Skip to content

Chapters 13,14,15 Once Upon a Car

Posted in Posts

By: Peter Wittwer
Chapter 13
– GM’s market share is going down, their market share is projected to decrease from 24% to 20% within the next five years, they are also being forced to buy out employee contracts and pensions, which is costing them billions of dollars.
– Jerry York is campaigning for the removal of Wagoner his criticisms of GM include no fire or passion in the engineering process, engineers and employees at GM aren’t excited about the production of cars. He also criticizes GM for trying to prevent bankruptcy and make changes when 3/4 of the damage was already done to their company, and he believes GM’s strategy of unloading excess inventory by selling cars at a discounted price to rental companies is like putting a band-aid on a fatal wound.
– Wagoner is carrying out “the plan,” a strategy developed by the best and brightest GM employees to avoid bankruptcy and start to grow again. “The plan,” is to shrink North American operations, improve and diversify the product lineup, and start to grow overseas.
– In 2005, GM was racing to file their annual report with the SEC. Cash flow numbers from the GMAC mortgage business had been misclassified and GM was forced to get an extension. GM management came under a lot of criticism from the board and the media for looking unprepared and foolish. Wagoner’s credibility was brought into question since he was on a business trip to Asia during a time when he should have been in Detroit to deal with the crisis.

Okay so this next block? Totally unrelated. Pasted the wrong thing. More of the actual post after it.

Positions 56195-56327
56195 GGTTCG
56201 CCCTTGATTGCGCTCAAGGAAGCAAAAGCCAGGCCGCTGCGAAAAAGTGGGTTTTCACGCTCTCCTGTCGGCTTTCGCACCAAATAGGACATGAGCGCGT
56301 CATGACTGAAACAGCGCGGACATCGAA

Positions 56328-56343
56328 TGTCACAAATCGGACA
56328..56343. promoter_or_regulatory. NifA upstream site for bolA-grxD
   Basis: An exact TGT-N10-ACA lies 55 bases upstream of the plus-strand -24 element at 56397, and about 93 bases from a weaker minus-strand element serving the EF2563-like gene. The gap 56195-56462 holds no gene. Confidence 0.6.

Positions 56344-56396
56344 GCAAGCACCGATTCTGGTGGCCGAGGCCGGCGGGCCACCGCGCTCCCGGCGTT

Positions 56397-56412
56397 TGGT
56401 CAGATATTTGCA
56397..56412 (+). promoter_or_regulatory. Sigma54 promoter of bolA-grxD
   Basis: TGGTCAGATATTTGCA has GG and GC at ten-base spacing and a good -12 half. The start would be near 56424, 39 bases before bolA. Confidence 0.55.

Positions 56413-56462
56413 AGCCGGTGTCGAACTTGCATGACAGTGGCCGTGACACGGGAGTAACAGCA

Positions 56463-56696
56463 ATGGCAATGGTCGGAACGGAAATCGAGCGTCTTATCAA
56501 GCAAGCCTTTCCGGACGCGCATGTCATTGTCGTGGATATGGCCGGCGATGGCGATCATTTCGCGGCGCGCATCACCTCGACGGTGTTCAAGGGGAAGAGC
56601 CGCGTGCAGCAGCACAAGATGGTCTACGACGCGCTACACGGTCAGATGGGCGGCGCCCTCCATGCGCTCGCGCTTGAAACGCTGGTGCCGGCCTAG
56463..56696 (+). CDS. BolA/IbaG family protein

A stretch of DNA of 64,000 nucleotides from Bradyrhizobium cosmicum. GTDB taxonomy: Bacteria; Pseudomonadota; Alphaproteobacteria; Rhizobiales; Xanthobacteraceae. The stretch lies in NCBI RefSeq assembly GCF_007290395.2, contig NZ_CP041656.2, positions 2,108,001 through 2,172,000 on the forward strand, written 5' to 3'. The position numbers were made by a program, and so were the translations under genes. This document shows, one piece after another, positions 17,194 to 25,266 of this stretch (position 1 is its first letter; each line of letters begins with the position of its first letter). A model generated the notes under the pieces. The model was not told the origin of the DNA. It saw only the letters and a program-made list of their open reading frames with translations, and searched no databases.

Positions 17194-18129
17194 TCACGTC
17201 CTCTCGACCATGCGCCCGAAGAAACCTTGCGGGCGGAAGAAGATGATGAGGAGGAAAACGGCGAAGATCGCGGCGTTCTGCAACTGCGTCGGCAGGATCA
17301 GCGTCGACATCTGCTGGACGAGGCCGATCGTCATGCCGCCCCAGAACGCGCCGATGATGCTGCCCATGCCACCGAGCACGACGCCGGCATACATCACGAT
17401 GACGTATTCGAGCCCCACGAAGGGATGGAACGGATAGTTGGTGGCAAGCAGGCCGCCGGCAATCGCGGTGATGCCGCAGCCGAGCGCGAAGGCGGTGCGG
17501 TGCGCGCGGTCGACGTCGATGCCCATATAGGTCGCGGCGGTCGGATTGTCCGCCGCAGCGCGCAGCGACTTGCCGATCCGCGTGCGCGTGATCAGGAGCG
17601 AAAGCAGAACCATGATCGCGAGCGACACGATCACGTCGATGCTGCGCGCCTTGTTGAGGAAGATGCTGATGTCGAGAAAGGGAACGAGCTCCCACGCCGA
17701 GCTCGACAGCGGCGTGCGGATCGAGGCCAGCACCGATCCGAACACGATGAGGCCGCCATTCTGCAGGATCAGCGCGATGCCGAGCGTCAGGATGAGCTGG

– Wagoner decides to approach the board giving them an ultimatum, either give them his support or he will resign. The board minus a few detractors such as Jerry York vote in favor of keeping Wagoner as the CEO and shortly thereafter Wagoner successfully orchestrates the sale of 51% of the share of the GMAC Commercial Real Estate Unit.

Discussion Questions
– York and Wagoner represent the two extremes of management, who do you think has a more successful approach, the more passive Wagoner who is taking a long term approach to the turnaround of GM, or the aggressive York who only cares about the bottom line and immediate results?
– Was the extension needed on the annual report as big a deal as the board and media made it out to be? Did Wagoner deserve to be put on the hot seat due to such a trivial mistake

Important Quotes
– “Now the company was hurting, but Wagoner was convinced it was on the right path. GM would not turn around overnight. It required patience and persistence— something York just did not appear to have.”
– “He described Wagoner as a good guy who sweated the details but too often missed the big picture. ‘It’s basically what’s been wrong with GM for the past thirty years,’ Lutz said. ‘It’s all analytical, businesslike and risk avoidance— keep everything on an even keel at all costs.'”

Chapter 14
– March 31, 2006 Delphi in bankruptcy court, they want to close 21/29 factories in the U.S., cut 1/4 of their workers, freeze pensions, and void all labor agreements. Delphi felt their future was in Brazil, India, and China.
– Gettelfinger and the UAW threaten to fight back with strikes, if Delphi goes under GM will go under, if UAW strikes GM will be crippled and nearly bankrupt.